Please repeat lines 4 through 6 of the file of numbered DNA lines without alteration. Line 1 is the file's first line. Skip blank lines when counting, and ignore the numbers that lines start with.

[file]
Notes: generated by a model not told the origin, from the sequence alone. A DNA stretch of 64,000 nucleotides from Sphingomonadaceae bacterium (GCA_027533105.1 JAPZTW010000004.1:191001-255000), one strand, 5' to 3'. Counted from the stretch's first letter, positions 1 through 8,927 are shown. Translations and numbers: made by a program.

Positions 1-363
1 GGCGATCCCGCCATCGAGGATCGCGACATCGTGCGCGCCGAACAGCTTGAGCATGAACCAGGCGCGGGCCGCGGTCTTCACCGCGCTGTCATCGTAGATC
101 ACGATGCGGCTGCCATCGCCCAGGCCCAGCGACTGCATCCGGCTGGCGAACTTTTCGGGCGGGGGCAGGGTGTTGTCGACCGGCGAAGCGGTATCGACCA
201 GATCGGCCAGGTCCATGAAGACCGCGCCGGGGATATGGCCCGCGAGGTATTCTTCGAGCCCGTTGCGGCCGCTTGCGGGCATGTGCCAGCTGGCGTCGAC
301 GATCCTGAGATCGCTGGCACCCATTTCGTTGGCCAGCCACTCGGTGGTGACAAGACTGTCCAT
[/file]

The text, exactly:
101 ACGATGCGGCTGCCATCGCCCAGGCCCAGCGACTGCATCCGGCTGGCGAACTTTTCGGGCGGGGGCAGGGTGTTGTCGACCGGCGAAGCGGTATCGACCA
201 GATCGGCCAGGTCCATGAAGACCGCGCCGGGGATATGGCCCGCGAGGTATTCTTCGAGCCCGTTGCGGCCGCTTGCGGGCATGTGCCAGCTGGCGTCGAC
301 GATCCTGAGATCGCTGGCACCCATTTCGTTGGCCAGCCACTCGGTGGTGACAAGACTGTCCAT